You can track the number of processes there are, or threads, or even uptime. Not really sure what uptime has to do with anything on a Windows box since you really should reboot it anyways, but that’s okay! It’s all about having the option to monitor that stuff! Of course if you run linux, you would have already seen things like this for your desktop that sits on the desktop so that you can track your cpu and network and such. But regardless? Windows really doesn’t have anything super fancypants so this basically fills the niche nicely. Freeware for Windows. Even Vista.

Moo0 ConnectionWatcher

connectionwatcher.gif Most of the more advanced users know that Windows can do a netstat command just like on linux. And this provides you with all the connections currently on your system. This allows you to take a look at what applications might be accessing what ports and from what IP addresses. ConnectionWatcher does the same, except it takes that data and puts it in a nice neat little GUI so you don’t have to scroll around in a commandline window.
It’s a great little tool for those that aren’t familiar with commandline or just don’t want to deal with it. Another thing that’s beautiful about this, is that not only does it look at incoming and outgoing, but it actually marks what application is creating the network streams that are going out. That gives you a really easy way to review if you’ve been compromised and if a process shuts down cleanly or if it just waits for a timeout or what. This even works with Vista now!
A more in-depth look at ConnectionWatcher at freewarejunkie.

Game Key Revealer

ssgkr-medium.jpeg Game Key Revealer is just like its brethren, SoftKey Revealer except it’s for games for the PC. With support over 500 games, this basically allows you to keep your games handy if you’ve installed them but had forgotten where you’ve placed the media itself.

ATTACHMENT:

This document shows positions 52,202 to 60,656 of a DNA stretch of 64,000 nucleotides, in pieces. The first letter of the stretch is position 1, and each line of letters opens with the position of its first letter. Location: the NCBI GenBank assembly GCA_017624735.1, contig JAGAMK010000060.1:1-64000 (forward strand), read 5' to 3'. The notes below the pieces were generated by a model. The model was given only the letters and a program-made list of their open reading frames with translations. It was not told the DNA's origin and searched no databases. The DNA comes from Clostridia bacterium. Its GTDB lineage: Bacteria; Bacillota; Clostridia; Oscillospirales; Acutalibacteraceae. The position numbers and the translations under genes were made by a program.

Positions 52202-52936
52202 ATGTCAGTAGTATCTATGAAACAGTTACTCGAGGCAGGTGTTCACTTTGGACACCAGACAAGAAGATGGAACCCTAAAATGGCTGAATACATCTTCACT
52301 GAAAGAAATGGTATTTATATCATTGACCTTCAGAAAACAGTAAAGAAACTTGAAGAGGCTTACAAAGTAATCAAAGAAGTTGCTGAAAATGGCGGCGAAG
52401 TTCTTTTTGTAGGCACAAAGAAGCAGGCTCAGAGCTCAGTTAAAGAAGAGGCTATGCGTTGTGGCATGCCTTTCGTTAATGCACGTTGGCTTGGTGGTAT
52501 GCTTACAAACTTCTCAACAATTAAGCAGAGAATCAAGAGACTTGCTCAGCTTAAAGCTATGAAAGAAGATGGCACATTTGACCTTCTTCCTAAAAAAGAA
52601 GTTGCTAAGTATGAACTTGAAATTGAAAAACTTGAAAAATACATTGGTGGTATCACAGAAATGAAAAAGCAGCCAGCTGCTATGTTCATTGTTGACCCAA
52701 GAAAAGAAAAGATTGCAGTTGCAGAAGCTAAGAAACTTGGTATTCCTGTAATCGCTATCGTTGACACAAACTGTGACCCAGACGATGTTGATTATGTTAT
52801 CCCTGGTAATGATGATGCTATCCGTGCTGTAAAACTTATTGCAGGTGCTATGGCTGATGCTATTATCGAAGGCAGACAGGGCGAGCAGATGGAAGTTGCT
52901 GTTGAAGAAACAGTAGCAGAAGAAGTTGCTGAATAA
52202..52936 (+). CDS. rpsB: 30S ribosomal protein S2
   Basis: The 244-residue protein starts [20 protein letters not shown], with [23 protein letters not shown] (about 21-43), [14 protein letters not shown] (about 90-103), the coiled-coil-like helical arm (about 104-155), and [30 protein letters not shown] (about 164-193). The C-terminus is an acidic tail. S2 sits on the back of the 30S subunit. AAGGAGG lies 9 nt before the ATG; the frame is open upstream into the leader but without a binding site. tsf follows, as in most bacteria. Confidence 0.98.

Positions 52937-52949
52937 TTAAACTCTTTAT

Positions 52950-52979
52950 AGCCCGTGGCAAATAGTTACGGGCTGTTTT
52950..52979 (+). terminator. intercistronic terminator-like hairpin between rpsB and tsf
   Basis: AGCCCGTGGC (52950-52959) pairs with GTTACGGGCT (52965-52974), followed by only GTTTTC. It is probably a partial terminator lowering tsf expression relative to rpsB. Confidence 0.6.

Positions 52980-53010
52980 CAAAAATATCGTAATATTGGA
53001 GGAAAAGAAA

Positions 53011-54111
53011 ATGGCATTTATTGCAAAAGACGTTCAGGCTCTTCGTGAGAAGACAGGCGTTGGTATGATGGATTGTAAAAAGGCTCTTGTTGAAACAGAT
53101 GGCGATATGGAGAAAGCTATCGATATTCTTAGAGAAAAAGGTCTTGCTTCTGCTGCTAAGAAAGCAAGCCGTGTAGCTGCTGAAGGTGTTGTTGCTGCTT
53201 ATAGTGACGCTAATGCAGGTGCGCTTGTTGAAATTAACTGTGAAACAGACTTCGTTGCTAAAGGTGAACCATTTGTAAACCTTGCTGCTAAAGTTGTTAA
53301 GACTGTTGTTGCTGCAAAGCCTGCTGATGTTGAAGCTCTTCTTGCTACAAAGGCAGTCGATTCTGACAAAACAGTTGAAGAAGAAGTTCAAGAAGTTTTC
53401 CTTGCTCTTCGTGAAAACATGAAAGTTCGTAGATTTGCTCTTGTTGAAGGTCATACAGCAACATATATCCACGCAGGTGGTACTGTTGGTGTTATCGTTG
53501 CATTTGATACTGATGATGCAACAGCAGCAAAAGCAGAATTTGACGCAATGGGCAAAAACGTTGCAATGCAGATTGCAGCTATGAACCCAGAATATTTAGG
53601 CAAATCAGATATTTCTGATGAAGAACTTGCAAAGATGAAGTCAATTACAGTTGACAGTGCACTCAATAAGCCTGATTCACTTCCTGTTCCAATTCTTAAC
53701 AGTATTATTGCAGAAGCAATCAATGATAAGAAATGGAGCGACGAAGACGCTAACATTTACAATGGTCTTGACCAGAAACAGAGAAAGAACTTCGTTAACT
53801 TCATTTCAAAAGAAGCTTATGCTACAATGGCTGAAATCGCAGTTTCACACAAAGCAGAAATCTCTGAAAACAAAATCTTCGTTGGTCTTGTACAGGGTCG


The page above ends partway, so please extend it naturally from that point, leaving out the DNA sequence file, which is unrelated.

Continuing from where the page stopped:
With how big drives have become, this actually isn’t that difficult to do. But in case you need to just dump all your serials and keys into a file, Game Key Revealer can do that. For Windows only.

SoftKey Revealer

ssskr-medium.jpeg SoftKey Revealer is an absolutely useful tool for system administrators and the like. Basically, it can go over your current system and mark down all the serial numbers for applications as it scans. This makes it absolutely critical for systems that you are backing up, ore reinstalling and do not have the original media anymore or the numbers are rubbed out on the CD case.
I can’t explain how many times working on customer systems, that this has been a serious problem considering some applications don’t readily make plainly available the serial in case there is anything wrong. Obviously, this could be used for other intent so be wary in what mannerism you apply this application.
Supporting over 700 software products at this time, and can allow you to print, or save to text or Word format. For WIndows.